Other scholars in Tibet hold that Tsongkhapa's differentiation is incorrect since the Sautrantikas do not assert svalaksana ultimately and only use it conventionally as a means to lead persons to the truth and do not hold it as a view. They further argue that the Indians did not view the Svatantrikas and Prasangikas in the way Tsongkhapa did and rather seemed to agree that the difference was pedagogical. They say svatantra is for converting non-buddhists, prasanga for converting buddhists.
Tsongkhapa's point though, however the intent or history of the issue, was that even grasping at something this subtle had to be done away with. Tsongkhapa agreed with Chandra that inherent existence didn't exist even conventionally. In the conventional world people just use words and agree on things in an unanalytic way.
I say I am Jamyang. I don't say I am inherent Jamyang. By negating inherent existence, one allows convention and there is no incompatibility between samsara and nirvana, between form and emptiness. Once inherent existence is negated then what is left is just dependent arising. Then everything is pure. The negation of inherent existence is intended as an arrow to shoot the root cause of defilement. It cuts out the core of that which is grasped. things appear then as mirage, a reflection, a plantain tree, a bubble etc. a play of stainless mind and wind.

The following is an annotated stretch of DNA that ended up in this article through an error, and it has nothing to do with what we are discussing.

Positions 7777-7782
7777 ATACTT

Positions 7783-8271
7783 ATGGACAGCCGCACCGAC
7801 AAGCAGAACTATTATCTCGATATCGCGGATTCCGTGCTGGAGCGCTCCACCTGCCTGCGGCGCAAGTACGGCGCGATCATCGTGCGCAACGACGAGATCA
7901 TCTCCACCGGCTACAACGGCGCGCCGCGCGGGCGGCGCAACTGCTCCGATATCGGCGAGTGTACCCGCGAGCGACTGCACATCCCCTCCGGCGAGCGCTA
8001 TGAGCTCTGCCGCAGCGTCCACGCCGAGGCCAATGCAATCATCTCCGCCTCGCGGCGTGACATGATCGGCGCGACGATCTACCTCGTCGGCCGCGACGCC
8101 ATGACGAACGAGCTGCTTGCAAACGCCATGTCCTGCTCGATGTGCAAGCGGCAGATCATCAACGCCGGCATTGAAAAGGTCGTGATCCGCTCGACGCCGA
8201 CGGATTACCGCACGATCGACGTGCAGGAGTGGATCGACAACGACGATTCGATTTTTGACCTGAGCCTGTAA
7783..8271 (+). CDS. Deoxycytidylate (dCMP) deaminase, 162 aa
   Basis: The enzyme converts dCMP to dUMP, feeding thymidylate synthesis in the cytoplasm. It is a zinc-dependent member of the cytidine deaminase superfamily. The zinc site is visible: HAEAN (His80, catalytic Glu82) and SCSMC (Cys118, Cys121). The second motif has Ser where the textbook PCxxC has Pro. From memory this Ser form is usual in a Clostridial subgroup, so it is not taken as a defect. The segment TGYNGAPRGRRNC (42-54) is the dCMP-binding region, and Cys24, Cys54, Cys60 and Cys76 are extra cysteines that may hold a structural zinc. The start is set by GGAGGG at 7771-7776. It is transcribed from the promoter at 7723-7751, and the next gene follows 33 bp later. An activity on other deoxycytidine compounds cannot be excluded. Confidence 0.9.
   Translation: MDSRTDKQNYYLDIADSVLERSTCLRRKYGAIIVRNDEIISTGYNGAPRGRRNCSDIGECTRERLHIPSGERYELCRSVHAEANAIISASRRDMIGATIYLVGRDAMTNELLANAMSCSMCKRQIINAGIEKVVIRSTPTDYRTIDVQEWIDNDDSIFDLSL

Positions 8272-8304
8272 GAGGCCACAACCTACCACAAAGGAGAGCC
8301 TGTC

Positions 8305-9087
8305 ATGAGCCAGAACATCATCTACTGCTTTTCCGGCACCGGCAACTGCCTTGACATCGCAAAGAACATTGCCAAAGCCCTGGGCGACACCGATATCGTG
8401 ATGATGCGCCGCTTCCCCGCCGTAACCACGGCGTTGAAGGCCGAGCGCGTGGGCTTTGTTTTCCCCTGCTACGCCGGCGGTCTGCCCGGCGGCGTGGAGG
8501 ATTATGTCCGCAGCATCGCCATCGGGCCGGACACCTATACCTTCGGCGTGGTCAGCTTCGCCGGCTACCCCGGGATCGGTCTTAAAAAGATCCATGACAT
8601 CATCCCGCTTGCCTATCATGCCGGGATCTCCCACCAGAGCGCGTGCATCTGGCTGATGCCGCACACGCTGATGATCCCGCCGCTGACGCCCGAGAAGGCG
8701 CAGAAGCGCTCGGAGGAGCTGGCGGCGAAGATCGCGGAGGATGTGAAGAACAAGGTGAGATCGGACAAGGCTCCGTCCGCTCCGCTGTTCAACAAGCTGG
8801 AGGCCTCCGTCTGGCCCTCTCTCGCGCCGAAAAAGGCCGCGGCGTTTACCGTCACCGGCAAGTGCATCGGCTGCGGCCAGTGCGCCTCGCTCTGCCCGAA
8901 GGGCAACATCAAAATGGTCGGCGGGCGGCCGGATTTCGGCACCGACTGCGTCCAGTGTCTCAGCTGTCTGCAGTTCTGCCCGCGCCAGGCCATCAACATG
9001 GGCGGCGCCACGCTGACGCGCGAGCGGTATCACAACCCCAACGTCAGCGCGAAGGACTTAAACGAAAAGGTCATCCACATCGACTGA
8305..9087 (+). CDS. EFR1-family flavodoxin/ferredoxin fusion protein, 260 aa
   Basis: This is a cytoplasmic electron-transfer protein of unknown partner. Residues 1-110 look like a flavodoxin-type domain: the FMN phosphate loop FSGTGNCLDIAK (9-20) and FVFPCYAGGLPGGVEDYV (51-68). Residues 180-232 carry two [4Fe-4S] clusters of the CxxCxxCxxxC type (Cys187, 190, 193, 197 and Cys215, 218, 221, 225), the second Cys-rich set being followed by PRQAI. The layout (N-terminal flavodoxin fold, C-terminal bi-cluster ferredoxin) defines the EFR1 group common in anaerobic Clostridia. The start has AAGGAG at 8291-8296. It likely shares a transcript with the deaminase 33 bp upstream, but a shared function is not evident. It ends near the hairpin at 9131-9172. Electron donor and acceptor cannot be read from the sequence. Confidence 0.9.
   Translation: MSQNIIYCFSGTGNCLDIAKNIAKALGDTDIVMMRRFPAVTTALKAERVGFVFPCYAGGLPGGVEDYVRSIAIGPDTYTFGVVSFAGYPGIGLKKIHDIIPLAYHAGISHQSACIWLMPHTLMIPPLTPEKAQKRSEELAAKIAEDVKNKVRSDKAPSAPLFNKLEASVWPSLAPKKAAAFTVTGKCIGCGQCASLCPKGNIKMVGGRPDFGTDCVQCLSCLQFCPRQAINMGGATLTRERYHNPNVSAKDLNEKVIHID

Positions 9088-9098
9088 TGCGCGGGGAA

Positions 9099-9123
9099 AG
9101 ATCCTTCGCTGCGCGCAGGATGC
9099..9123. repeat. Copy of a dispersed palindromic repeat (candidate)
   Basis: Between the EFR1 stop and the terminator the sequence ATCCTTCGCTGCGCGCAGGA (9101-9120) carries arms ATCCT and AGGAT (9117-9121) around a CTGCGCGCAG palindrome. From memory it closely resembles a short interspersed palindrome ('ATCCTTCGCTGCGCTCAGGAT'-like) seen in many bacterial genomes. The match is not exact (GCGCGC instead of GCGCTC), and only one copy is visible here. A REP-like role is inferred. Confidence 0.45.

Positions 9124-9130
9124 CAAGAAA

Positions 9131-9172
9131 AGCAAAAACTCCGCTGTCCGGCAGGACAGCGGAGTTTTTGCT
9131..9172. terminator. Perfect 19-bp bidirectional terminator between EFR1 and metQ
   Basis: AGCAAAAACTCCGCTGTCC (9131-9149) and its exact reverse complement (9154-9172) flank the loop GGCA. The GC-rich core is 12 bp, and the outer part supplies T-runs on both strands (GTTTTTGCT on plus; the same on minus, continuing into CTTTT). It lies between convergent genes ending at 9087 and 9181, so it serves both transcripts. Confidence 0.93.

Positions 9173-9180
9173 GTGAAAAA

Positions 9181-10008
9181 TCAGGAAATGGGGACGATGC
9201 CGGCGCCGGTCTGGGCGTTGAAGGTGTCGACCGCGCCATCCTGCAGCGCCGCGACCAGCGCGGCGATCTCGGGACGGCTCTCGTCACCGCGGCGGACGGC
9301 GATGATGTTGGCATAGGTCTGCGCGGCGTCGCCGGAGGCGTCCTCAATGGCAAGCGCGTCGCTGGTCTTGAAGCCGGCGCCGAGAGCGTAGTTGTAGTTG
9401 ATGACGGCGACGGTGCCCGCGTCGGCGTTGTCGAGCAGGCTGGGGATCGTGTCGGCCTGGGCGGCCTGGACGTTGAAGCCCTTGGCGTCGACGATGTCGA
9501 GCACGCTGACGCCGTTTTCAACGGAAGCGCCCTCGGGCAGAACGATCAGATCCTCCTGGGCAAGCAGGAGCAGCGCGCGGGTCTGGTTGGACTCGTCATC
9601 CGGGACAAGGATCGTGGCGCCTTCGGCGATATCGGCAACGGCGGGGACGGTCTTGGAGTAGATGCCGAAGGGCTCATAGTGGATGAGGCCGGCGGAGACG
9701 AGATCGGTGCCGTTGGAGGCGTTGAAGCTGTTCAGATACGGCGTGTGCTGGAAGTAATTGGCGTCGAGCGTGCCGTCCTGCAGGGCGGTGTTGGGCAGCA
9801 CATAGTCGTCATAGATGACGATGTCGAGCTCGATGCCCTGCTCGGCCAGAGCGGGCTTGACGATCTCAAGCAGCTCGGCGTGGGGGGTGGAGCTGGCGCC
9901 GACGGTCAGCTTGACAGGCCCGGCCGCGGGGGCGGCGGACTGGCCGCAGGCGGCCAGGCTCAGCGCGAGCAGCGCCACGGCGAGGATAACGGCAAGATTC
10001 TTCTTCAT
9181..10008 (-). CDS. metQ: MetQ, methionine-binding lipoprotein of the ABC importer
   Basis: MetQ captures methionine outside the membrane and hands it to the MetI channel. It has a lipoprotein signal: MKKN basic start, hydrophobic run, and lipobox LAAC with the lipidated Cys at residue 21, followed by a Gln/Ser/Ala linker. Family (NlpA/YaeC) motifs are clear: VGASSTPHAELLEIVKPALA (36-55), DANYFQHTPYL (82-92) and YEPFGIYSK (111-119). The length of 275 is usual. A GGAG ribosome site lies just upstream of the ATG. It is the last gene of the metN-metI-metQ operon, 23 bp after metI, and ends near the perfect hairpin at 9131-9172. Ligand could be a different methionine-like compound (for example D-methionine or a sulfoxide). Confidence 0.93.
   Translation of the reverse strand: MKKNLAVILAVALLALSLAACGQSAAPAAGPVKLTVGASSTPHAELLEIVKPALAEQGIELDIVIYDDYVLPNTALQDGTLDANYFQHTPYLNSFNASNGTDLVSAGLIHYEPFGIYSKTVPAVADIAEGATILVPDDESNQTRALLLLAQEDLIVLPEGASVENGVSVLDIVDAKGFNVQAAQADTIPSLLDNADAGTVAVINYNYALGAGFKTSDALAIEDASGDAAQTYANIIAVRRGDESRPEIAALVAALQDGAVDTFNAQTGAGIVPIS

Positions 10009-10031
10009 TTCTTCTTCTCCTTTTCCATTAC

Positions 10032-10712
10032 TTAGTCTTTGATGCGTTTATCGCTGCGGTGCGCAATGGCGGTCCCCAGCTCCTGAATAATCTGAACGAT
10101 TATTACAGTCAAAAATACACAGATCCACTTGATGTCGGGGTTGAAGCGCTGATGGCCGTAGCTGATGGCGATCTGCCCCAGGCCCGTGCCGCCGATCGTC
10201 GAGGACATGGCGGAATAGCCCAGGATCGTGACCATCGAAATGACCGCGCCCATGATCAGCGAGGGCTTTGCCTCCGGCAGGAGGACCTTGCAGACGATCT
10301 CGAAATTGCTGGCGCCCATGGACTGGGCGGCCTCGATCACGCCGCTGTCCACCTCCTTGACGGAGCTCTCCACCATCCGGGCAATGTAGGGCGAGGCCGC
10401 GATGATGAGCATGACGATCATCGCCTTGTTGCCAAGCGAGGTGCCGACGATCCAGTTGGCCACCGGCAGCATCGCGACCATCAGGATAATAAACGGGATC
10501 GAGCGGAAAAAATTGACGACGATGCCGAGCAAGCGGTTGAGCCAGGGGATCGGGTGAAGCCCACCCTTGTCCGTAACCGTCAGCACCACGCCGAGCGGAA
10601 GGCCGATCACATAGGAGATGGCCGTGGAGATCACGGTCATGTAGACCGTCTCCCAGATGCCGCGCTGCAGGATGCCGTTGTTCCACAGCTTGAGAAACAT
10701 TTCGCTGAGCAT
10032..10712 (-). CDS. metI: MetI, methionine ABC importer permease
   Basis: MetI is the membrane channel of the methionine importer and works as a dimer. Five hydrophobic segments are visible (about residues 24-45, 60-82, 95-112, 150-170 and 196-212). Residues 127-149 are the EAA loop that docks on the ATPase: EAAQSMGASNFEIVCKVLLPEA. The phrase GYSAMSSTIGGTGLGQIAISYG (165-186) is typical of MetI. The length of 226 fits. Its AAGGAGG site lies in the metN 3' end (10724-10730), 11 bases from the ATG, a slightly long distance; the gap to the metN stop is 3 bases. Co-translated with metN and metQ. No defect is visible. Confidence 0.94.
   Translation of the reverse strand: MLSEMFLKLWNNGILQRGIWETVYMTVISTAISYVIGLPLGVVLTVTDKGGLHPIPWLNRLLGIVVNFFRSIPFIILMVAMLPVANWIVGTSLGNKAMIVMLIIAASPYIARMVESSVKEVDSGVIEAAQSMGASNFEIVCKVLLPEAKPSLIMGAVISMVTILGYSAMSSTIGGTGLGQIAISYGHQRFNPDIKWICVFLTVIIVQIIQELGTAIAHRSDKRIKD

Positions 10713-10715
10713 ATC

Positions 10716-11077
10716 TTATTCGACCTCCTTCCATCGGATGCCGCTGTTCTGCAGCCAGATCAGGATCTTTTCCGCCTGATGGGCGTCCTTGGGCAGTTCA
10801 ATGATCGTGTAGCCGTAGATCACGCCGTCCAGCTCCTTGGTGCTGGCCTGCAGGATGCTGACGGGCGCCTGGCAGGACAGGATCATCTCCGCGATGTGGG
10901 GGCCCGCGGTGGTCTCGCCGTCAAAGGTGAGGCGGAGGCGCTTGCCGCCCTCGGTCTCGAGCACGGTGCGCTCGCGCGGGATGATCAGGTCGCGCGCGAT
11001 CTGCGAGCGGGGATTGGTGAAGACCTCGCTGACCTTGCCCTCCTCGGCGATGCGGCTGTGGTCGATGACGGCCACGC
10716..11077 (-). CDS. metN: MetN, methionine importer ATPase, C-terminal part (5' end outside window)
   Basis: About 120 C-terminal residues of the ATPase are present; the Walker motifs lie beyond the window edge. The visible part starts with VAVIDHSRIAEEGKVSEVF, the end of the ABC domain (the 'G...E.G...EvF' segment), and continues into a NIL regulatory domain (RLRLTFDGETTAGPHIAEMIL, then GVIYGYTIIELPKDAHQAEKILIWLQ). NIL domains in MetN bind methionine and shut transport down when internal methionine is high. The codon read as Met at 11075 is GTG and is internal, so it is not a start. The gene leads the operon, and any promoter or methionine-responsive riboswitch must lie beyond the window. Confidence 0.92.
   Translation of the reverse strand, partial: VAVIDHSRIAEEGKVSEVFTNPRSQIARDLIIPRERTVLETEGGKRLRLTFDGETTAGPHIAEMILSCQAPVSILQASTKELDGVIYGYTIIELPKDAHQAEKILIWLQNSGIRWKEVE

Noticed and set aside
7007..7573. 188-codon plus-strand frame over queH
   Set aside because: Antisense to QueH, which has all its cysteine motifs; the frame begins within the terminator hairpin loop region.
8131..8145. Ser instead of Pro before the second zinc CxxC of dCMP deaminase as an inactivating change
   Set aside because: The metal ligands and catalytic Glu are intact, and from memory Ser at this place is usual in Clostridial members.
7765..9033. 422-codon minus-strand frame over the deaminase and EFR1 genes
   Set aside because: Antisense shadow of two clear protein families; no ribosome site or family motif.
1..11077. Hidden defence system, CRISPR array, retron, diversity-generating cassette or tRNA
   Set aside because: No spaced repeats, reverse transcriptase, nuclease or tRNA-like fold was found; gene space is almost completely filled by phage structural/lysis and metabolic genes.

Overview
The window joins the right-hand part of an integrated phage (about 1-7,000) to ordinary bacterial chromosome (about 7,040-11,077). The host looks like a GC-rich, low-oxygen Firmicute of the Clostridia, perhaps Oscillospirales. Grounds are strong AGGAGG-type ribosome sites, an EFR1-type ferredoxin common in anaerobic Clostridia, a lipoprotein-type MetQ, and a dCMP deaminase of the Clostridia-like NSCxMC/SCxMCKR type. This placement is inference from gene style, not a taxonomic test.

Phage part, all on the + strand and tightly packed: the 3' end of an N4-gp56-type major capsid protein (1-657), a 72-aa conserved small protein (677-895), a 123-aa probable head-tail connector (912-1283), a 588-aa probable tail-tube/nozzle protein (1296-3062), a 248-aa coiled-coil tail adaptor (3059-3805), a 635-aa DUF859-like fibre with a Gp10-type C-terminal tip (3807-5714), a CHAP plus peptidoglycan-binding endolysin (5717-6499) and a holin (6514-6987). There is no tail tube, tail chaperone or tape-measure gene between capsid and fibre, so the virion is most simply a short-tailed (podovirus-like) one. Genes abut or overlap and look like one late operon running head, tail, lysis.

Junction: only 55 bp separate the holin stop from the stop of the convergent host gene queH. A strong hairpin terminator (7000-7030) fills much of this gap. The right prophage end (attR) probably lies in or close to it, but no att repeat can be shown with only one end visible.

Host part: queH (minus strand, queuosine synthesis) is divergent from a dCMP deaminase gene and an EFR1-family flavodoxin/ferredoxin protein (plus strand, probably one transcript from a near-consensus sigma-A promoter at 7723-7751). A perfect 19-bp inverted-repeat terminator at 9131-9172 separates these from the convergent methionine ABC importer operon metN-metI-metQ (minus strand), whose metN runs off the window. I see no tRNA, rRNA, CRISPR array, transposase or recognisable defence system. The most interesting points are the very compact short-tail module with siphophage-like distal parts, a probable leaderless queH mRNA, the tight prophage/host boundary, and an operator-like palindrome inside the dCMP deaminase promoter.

Precious Bodhicitta, where it is not arisen, may it arise. Where is has arisen, may it not decline but grow ever fuller. By the merit of this presentation, may all beings obtain the state of Vajradhara. May the dharma take solid root in the West and may no obstacles arise to its practice and flourishing.